I often set myself goals. It's how I progress, it's how I achieve things I want to achieve on top of the day to day running of a busy family life. And I'm talking about day to day goals and to do lists, as well as big life goals. I need a very defined goal in order to have a hope of achieving anything (e.g. 'sew 4 blocks of the Liberty print quilt', as opposed to 'work a bit more on a quilt'). However, sometimes I set myself really definite goals and still fail to achieve them. OK, so I'm not someone who gets downbeat at every little failure, and I'm well aware of the power of family life, complete with two small people, to utterly disrupt the best laid plans in the most silly ways, but it's always nice to achieve what we set out to, right?
It was only as I read a post by Kat the other day that I realised that although I do very well in my goal setting (it is often said, and I believe it to be true, that written down, time constrained and definite goals have a uch higher chance of being achieved than vague, amorphous ones), the reason I sometimes fail in achieving those goals is usually nothing to do with bad luck, chance or a busy life.
(click on the picture to go and read the full post. It's interesting).
It is, in fact, down to quite often utterly failing to take account of point 3 above, and then not noticing that because I have also failed to take account of point 5. Make a plan and review that plan occasionally. Simples.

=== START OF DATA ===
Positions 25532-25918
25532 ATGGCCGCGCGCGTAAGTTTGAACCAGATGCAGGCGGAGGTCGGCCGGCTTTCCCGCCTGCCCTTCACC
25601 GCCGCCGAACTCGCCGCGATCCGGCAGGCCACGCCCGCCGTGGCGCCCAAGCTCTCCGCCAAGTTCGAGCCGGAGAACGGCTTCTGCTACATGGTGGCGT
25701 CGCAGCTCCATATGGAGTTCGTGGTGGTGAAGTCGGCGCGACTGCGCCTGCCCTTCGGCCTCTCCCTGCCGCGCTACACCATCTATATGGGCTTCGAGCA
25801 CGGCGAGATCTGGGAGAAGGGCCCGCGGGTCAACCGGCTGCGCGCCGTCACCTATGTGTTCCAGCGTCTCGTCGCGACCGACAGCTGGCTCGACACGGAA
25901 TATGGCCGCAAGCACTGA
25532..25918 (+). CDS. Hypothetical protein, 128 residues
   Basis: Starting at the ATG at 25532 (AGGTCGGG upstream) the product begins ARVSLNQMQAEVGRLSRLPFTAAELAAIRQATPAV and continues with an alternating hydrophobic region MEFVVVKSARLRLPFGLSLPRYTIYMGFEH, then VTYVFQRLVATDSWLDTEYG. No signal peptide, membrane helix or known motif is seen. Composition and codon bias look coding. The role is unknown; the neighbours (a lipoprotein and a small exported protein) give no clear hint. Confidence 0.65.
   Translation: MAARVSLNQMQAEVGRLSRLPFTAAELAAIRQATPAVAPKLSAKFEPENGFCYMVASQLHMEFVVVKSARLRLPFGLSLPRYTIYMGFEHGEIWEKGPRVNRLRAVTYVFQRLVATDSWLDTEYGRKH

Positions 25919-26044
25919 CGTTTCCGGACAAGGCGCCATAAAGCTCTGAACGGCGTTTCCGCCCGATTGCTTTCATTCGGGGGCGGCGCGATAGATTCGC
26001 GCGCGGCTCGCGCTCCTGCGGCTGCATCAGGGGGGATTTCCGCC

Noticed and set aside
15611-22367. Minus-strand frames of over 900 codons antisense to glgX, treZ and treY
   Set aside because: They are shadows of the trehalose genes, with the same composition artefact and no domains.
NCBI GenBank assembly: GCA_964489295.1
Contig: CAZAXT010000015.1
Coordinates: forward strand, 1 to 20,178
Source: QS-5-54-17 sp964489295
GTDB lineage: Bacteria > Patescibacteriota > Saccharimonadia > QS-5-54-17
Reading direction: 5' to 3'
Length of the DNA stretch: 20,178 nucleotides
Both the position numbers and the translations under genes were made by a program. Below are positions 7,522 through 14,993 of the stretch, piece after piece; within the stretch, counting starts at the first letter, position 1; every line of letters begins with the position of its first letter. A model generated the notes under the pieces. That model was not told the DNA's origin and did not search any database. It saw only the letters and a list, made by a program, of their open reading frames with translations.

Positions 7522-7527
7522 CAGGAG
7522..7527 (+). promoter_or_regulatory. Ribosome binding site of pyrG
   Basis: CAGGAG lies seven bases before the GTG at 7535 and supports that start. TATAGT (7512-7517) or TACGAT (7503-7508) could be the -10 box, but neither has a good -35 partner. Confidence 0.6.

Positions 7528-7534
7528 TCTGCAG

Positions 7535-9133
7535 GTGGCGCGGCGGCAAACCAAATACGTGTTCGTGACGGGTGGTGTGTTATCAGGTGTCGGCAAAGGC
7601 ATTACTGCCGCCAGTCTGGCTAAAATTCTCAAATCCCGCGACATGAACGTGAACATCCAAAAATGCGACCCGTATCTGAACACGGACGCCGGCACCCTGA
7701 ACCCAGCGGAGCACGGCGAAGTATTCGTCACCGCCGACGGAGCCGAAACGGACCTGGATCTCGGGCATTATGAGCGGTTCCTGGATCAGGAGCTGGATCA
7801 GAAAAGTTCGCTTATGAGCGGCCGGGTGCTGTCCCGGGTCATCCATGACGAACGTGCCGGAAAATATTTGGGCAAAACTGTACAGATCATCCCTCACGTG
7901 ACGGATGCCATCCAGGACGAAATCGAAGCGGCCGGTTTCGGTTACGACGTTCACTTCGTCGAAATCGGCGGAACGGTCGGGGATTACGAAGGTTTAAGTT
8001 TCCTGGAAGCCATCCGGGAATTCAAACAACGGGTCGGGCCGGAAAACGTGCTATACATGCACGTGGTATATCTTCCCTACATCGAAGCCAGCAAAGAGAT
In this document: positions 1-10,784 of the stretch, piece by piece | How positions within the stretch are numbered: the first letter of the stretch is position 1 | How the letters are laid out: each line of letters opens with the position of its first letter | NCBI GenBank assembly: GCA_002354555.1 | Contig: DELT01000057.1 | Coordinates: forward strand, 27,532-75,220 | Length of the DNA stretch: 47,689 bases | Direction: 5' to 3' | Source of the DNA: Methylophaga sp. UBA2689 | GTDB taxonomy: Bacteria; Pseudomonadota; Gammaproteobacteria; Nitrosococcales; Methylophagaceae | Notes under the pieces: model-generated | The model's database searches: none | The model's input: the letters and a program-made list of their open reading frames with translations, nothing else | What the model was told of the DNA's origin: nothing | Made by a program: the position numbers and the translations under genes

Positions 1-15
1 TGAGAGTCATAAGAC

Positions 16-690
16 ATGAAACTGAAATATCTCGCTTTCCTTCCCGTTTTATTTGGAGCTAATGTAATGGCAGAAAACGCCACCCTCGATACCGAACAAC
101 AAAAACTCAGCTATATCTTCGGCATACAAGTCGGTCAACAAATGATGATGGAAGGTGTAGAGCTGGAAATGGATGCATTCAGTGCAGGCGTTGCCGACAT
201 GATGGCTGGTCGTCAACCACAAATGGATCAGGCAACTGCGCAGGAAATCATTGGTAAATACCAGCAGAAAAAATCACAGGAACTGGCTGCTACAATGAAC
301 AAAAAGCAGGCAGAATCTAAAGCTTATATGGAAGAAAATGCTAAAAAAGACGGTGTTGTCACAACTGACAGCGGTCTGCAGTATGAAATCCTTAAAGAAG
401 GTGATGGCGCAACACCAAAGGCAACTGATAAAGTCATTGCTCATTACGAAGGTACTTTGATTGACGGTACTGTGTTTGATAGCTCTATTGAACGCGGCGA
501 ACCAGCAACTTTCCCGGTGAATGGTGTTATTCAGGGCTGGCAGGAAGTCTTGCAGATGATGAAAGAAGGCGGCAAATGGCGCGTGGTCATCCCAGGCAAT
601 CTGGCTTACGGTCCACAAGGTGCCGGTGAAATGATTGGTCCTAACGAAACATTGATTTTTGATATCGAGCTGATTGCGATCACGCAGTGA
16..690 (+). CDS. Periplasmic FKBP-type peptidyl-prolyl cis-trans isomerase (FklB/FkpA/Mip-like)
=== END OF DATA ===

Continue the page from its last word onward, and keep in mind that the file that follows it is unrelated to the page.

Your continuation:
You see, sometimes I set myself a goal like (to take the example above) 'finish four blocks of the Liberty print quilt' and convince myself that I will do it in the two hours or so I have available, when actually if I sat down and made a proper plan, I would quickly realise that it takes me perhaps an hour to complete a block, and I also have to hang out a lundry and put another one on in that same chunk of time. So, best case scenario, I might get two blocks done. A more realistic goal might be 'complete one Liberty print block and cut out the fabric for a second.' And I can apply the same logic to bigger goals like decorating my workroom, building my new business, or saving for a house deposit.
I know none of that is rocket science, but it was such a joy to read Kat's post and realise exactly where I was going wrong in my goal setting.
Not that I think for one minute, of course, that even the best laid plans won't still occasionally be thrown by the small people.